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My experience as a developer is that many projects or tickets are a mix of a short and focused very interesting task (e.g., designing some API or a platform to solve something) and a lot of repetitive and mundane tasks that cannot be automated (such as certain refactorings to use the API or platform, implementation of certain tests, some GUI handling, etc). I believe that this is the nature of our profession, unless we are high-level architects or managements and can delegate this work.

The only item in my personal arsenal when dealing with these tasks is to devote some of my attention to radio or audiobooks (preferably not in English as I find it hard to concentrate on two "streams" of English at the same time). I maintain sufficient attention to carry the task and don't lose concentration as fast.

I'm wondering how others cope with these and maintain concentration.

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closed as primarily opinion-based by Unihedron, Bjørn-Roger Kringsjå, TGMCians, Matthias Bauch, JasonMArcher Dec 12 '14 at 1:11

Many good questions generate some degree of opinion based on expert experience, but answers to this question will tend to be almost entirely based on opinions, rather than facts, references, or specific expertise. If this question can be reworded to fit the rules in the help center, please edit the question.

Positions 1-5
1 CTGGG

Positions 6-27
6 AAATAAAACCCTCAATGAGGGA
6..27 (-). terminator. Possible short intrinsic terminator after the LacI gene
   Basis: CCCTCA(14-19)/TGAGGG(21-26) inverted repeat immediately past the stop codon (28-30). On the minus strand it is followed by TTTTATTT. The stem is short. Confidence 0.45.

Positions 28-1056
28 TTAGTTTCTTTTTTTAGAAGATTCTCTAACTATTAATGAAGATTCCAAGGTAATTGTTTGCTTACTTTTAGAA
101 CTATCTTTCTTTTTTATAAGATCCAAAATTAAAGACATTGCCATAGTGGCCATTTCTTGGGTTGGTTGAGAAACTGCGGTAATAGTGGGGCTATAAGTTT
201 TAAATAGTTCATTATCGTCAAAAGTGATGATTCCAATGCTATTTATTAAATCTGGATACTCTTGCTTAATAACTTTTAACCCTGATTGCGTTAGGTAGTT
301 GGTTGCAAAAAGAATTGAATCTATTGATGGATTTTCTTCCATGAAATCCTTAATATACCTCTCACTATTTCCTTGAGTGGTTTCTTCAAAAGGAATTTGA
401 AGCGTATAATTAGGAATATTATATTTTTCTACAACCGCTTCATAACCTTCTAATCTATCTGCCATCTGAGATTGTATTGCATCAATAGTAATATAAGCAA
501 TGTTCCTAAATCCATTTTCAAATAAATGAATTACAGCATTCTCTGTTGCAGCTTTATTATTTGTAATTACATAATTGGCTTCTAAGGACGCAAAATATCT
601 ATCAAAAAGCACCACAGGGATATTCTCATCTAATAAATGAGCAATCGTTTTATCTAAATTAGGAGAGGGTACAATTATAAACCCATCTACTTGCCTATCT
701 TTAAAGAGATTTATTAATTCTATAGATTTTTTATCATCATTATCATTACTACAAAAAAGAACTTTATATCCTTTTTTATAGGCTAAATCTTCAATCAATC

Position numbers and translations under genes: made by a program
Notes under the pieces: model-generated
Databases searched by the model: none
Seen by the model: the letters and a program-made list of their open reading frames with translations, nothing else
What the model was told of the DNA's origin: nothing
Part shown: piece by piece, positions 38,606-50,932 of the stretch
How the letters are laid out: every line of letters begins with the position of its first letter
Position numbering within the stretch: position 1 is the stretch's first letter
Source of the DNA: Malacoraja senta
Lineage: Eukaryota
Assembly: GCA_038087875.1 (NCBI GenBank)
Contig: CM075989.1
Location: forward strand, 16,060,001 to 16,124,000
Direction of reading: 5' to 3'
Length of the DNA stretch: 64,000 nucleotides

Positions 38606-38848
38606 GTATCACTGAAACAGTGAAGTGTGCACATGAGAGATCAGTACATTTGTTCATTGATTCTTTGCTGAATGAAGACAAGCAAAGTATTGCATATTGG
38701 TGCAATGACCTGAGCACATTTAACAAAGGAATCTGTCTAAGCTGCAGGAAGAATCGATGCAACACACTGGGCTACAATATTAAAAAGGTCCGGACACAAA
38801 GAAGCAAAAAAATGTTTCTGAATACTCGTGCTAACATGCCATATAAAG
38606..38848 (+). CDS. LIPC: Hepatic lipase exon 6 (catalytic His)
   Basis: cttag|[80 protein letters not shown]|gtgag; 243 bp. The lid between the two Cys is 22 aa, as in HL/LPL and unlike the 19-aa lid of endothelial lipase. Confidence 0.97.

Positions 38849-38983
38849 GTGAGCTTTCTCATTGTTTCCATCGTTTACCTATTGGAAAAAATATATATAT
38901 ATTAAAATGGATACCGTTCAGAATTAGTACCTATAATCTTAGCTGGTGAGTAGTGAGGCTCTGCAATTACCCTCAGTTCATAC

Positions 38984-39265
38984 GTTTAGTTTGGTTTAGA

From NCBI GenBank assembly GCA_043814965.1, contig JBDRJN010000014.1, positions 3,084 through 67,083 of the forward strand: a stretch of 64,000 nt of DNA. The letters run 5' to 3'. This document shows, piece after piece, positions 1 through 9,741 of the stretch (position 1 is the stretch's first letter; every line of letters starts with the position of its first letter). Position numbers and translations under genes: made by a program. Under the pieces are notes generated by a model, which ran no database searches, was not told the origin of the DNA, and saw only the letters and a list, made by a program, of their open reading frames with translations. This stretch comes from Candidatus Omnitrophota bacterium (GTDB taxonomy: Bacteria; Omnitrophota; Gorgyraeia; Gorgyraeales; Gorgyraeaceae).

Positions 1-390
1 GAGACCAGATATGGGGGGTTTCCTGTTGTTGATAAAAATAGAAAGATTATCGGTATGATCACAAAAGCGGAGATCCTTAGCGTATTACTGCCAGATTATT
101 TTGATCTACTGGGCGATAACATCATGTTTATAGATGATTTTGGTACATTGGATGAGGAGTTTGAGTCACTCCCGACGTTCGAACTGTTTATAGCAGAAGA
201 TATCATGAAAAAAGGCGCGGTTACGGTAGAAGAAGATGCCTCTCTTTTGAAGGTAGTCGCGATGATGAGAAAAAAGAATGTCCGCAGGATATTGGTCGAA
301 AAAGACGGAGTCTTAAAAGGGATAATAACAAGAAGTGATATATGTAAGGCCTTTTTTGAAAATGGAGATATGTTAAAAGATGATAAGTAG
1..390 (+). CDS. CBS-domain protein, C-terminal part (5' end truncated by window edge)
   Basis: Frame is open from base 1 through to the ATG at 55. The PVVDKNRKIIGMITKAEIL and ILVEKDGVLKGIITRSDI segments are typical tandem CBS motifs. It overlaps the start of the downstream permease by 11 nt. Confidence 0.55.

A past manager of mine, once told me that programmers are just sophisticated word-processors. –  AMissico Apr 8 '10 at 20:58
I would say that at the very least, this should be community wiki. –  danben Apr 8 '10 at 20:59
This is a great topic of discussion, but it's not a question (i.e. there is no objectively right way to answer it). Please vote to close. –  Paul Betts Jan 31 '12 at 9:26

6 Answers 6

up vote 1 down vote accepted

"a lot of repetitive and mundane tasks that cannot be automated"

I find it very smoothing and comforting, which is why I love programming so much.

"a short and focused very interesting tasks"

Which is why I LOVE PROGRAMMING so much!.

Therefore, it is easy to concentrate on the details. It is just a game, puzzle if you will, that I love to play.

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Compiling is mundane, so I deal with it like this:

alt text

But actually, I listen to music when I am doing something repetitive. It helps me get in the zone. Something else that I also do is taking short breaks. Either to clear my head and walk around, or to focus on something different for a while - like read a bit of a programming book (currently I'm reading Effective Java 2nd ed, and Clean Code), or maybe check out a programming blog, or even check out youtube or something silly for a while. It ensures that I don't get too bored and annoyed and clears my head enough to get back to the mundane task and knock it out.

Also, if it's automate-able, I'll write a script for it :).

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As has been said already, "Anything that I have to do more than once, I automate."

However, there are mundane or boring tasks that aren't 'automatable' (or would take too much effort, or whatever). Most of the time while I am programming, I have several windows up. If I'm working on my own linux boxes I'll have up at least one terminal, several emacs windows, and firefox. At work I'll have firefox, thunderbird, visual studio, and sql server manager.